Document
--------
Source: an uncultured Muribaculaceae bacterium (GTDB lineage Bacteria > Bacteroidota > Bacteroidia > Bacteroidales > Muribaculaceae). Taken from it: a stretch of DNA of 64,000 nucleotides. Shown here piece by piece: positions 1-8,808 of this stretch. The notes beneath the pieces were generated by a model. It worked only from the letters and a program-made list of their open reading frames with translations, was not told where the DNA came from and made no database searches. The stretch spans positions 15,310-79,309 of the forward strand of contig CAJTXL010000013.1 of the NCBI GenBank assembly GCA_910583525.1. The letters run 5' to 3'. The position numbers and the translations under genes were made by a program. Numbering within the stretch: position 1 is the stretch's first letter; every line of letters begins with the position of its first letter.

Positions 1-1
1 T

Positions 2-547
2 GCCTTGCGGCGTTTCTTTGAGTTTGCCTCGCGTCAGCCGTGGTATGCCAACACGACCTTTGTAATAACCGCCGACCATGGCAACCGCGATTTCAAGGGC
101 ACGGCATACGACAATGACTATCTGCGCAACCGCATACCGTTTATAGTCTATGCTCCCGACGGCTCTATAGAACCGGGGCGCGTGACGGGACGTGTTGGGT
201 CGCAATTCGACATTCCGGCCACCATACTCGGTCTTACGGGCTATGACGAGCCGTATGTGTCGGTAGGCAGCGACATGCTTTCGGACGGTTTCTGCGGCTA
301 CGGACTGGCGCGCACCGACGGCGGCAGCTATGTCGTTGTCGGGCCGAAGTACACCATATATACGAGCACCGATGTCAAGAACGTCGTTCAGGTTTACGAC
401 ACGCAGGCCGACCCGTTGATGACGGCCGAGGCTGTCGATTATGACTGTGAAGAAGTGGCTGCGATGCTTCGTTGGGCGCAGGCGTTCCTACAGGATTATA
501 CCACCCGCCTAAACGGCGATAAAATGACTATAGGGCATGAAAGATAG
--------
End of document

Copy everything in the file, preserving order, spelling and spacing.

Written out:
Source: an uncultured Muribaculaceae bacterium (GTDB lineage Bacteria > Bacteroidota > Bacteroidia > Bacteroidales > Muribaculaceae). Taken from it: a stretch of DNA of 64,000 nucleotides. Shown here piece by piece: positions 1-8,808 of this stretch. The notes beneath the pieces were generated by a model. It worked only from the letters and a program-made list of their open reading frames with translations, was not told where the DNA came from and made no database searches. The stretch spans positions 15,310-79,309 of the forward strand of contig CAJTXL010000013.1 of the NCBI GenBank assembly GCA_910583525.1. The letters run 5' to 3'. The position numbers and the translations under genes were made by a program. Numbering within the stretch: position 1 is the stretch's first letter; every line of letters begins with the position of its first letter.

Positions 1-1
1 T

Positions 2-547
2 GCCTTGCGGCGTTTCTTTGAGTTTGCCTCGCGTCAGCCGTGGTATGCCAACACGACCTTTGTAATAACCGCCGACCATGGCAACCGCGATTTCAAGGGC
101 ACGGCATACGACAATGACTATCTGCGCAACCGCATACCGTTTATAGTCTATGCTCCCGACGGCTCTATAGAACCGGGGCGCGTGACGGGACGTGTTGGGT
201 CGCAATTCGACATTCCGGCCACCATACTCGGTCTTACGGGCTATGACGAGCCGTATGTGTCGGTAGGCAGCGACATGCTTTCGGACGGTTTCTGCGGCTA
301 CGGACTGGCGCGCACCGACGGCGGCAGCTATGTCGTTGTCGGGCCGAAGTACACCATATATACGAGCACCGATGTCAAGAACGTCGTTCAGGTTTACGAC
401 ACGCAGGCCGACCCGTTGATGACGGCCGAGGCTGTCGATTATGACTGTGAAGAAGTGGCTGCGATGCTTCGTTGGGCGCAGGCGTTCCTACAGGATTATA
501 CCACCCGCCTAAACGGCGATAAAATGACTATAGGGCATGAAAGATAG